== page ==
• 1. Hastie, T.J. and Tibshirani, R.J. (1990). Generalized Additive Models, New York: Chapman and Hall. 2. Fan, J. and Gijbels, I. (1996). Local Polynomial Modeling and its Applications. New York: Chapman and Hall. Smoothing Splines Goal: to minimize ∑ ( y − µ (x )) + λ ∫ ( µ ′′( x) ) dx , 2 2 i i i subject to that µ ( xi ), µ ′(xi ) and µ ′′(xi ) are continuous at each knots. • A smoothing spline is known to be over-parameterization since there are more parameters than data points. But it does not necessarily interpolate (overfit) data. • The parameters are estimated using penalized least squares. The penalty term favors curves where the average squared second derivative is low. This discourages a bumpy fit. • λ is the smoothing parameter. When it increases, the fit becomes smoother and less flexible. For smoothing splines the smoothing is specified by the constant after SM in the SYMBOL statement. The smoothing parameter rages from 0 to 99. Incorporating (roughness/ 13
    • complexity) penalties into the estimation criterion is called regularization. • A smoothing spline is actually a parametric model, but the interpretation of the parameter is uninformative. Let’s fit this data using some smoothing splines. goptions reset=all; proc gplot data=Neuralnt.expcar; symbol1 c=b v=none i=join; symbol2 c=bl v=circle i=none; symbol3 c=r v=none i=sm0; title1 h=1.5 c=r j=right 'Smoothing Spline, SM=0'; plot ey*x=1 y1*x=2 y1*x=3 / frame overlay; run; quit; 14
    • 15
    • 3. Multivariate Function Estimation Most of the modeling methods devised for supervised prediction problems are multivariate function estimations. The expected value of the target can be thought of as a surface in the space spanned by the input variables. • It is uncommon to use parametric nonlinear regression for more than one, or possibly two inputs. • Smoothing splines and loess suffer because of the relative sparseness of data in higher dimensions. Multivariate function estimation is a challenging analytical task! Some notable works on multivariate function estimation: 16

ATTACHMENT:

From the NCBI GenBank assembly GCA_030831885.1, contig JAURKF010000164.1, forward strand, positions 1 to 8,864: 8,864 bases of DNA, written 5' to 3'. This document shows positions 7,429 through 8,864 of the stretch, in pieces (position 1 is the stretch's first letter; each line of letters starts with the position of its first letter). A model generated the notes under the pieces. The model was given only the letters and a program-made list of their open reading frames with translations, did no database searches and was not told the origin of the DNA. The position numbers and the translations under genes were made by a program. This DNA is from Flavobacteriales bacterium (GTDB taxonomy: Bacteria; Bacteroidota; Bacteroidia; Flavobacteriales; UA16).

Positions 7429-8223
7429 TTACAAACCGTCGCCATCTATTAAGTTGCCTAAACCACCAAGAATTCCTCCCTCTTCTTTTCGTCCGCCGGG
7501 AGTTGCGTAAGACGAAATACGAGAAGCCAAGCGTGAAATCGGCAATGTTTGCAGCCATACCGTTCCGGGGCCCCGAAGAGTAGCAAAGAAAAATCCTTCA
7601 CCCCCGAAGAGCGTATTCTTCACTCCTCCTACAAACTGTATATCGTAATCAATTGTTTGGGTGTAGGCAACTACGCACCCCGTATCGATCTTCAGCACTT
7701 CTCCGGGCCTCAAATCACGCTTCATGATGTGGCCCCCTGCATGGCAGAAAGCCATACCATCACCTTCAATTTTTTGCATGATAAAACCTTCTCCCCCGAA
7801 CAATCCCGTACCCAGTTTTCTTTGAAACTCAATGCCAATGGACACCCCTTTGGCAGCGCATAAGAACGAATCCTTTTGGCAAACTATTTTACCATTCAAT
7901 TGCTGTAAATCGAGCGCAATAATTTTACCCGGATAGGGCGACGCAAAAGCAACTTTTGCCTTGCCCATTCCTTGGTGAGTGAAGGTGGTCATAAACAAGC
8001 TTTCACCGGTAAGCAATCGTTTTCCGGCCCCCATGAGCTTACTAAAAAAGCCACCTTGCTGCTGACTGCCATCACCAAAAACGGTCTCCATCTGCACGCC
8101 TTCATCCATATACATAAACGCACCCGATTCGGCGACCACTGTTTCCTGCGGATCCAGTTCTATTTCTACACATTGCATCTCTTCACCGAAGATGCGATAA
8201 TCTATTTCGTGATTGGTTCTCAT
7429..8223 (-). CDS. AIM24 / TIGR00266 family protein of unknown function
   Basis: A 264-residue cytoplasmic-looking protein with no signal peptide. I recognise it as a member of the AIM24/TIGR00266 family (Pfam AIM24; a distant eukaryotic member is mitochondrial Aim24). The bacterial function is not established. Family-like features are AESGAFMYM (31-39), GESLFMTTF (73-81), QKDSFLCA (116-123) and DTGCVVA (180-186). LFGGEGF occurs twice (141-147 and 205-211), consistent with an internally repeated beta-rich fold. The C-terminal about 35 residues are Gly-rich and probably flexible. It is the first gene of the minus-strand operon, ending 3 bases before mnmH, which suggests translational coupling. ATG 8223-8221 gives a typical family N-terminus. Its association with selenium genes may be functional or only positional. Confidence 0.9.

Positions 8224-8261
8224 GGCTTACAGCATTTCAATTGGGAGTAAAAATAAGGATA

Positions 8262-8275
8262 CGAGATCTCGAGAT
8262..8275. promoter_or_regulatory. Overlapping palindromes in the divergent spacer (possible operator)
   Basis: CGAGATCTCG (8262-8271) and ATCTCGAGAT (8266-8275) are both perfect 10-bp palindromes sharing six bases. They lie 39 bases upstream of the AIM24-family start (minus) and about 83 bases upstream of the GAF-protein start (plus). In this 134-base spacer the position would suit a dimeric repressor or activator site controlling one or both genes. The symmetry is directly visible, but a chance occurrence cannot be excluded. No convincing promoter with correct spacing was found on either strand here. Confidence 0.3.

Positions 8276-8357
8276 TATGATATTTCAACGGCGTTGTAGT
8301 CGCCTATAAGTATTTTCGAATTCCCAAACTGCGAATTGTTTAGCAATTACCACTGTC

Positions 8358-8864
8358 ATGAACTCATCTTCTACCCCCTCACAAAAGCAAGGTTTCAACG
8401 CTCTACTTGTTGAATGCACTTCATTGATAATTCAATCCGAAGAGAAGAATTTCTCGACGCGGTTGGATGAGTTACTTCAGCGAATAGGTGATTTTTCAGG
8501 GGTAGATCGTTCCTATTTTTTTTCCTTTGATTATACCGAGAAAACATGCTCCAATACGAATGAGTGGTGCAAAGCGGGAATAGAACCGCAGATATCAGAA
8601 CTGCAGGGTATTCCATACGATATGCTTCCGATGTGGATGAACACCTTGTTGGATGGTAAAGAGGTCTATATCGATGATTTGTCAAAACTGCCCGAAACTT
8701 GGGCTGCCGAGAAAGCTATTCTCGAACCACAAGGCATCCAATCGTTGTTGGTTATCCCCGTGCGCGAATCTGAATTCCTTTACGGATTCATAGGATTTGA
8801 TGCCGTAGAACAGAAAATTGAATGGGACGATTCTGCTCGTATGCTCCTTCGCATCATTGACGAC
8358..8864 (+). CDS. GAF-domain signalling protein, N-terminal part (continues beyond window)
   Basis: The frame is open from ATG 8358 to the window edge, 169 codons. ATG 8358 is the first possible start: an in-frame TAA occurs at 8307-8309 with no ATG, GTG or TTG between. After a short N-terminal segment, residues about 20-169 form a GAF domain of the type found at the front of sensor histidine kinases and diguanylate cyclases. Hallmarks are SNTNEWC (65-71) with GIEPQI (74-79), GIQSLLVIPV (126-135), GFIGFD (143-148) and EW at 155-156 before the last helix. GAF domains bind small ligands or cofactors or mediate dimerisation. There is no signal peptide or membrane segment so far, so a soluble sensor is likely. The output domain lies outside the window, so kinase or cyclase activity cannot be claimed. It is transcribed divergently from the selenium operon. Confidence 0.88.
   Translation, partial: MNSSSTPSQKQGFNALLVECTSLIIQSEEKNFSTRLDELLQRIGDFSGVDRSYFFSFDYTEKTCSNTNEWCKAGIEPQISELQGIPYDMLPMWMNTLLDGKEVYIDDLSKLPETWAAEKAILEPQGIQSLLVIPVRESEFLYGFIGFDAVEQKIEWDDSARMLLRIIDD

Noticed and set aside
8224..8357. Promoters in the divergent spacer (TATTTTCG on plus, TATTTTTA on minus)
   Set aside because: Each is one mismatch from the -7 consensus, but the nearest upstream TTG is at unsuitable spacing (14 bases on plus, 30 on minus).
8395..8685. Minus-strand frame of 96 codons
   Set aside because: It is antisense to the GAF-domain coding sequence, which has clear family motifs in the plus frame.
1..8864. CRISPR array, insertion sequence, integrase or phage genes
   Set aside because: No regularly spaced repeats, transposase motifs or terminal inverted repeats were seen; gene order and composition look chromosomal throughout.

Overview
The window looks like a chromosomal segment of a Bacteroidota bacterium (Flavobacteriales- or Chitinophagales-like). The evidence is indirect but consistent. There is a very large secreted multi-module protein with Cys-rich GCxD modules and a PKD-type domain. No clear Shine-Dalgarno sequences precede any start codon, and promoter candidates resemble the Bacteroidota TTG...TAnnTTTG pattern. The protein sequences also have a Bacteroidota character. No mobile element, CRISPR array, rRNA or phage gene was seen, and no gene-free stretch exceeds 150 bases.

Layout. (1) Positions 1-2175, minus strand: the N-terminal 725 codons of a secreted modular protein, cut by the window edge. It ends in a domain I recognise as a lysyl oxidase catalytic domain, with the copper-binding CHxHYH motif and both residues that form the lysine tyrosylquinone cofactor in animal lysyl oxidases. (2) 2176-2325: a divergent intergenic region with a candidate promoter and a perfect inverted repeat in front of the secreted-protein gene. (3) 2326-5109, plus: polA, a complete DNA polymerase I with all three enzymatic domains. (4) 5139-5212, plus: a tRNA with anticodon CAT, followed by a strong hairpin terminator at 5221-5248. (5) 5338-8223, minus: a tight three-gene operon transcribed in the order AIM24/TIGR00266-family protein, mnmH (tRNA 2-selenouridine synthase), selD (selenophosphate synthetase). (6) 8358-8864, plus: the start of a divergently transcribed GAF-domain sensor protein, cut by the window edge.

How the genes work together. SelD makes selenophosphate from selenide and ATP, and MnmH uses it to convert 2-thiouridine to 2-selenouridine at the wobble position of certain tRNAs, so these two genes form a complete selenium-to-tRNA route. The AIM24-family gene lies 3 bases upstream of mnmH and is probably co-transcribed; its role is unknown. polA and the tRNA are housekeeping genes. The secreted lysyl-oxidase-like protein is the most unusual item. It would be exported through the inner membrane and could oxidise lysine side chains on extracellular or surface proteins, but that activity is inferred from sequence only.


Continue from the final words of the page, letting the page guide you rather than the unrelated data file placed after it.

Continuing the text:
• • Friedman, J. H. and Stuetzle, W. (1981). “Projection Pursuit Regression”, J. am. Statist Assoc. 76, 817-23. • Friedman, J.H. (1991). “Multivariate adaptive regression splines”, Ann. Statist. 19. 1-141 Example 3.2. The ECC2D data set has 500 cases, two inputs X 1 , X 2 , and an interval-scaled target Y1 . The ECC2DTE has an additional 3321 cases. The variable Y1 in ECC2DTE set is the true, usually unknown, value of the target. ECC2DTE serves as a test set; the fitted values and residuals can be plotted and evaluated. The true surface is 17
    • Method 1: E ( y ) = θ 0 + θ1 x1 + θ 2 x2 proc reg data=neuralnt.ecc2d outest=betas; model y1=x1 x2; quit; proc score data=neuralnt.ecc2dte type=parms scores=betas out=ste; var x1 x2; run; data ste; set ste; r_y1=model1-y1; run; proc g3d data=ste; plot x1*x2=model1 / rotate=315; plot x1*x2=r_y1 / rotate=315 zmin=-50 zmax=50 zticknum=5; run; quit; 18
    • 19
    • Method 2. E ( y ) = θ 0 + θ1 x1 + θ 2 x2 + θ11 x12 + θ 22 x2 + θ12 x1 x2 + θ111 x13 + θ 222 x2 + θ112 x12 x2 + θ 221 x1 x2 2 3 2 data a; set neuralnt.ecc2d; x11=x1**2; x22=x2**2; x12=x1*x2; x111=x1**3; x222=x2**3; x112=x1**2*x2; x221=x2**2*x1; run; data te; set neuralnt.ecc2dte; x11=x1**2; x22=x2**2; x12=x1*x2; x111=x1**3; x222=x2**3; x112=x1**2*x2; x221=x2**2*x1; run; proc reg data=a outest=betas; model y1=x1 x2 x11 x22 x12 x111 x222 x112 x221; quit; proc score data=te type=parms scores=betas out=ste; var x1 x2 x11 x22 x12 x111 x222 x112 x221; run; data ste; set ste; r_y1=model1-y1; run; proc g3d data=ste; plot x1*x2=model1 / rotate=315; plot x1*x2=r_y1 / rotate=315 zmin=-50 zmax=50 zticknum=5; run; quit; 20
    • These multivariate polynomials are apparently lack of fitting! Method 3: Neural Network Modeling 21
    • 1. Input Data Source node (top):  Select the ECC2D data  In the variables tab, change the model role of Y1 to target  Change the model role of all other variables except X1 and X2 to rejected 2. Input Data Source node (bottom):  Select the ECC2DTE data  In the Data tab, set the role to score 3. Score node:  Select the button to apply training data score code to score data set 4. SAS Code node:  Type in the following program proc g3d data=&_score; plot x1*x2=p_y1 /rotate=315; run; 5. Run the flow from the Score node. 22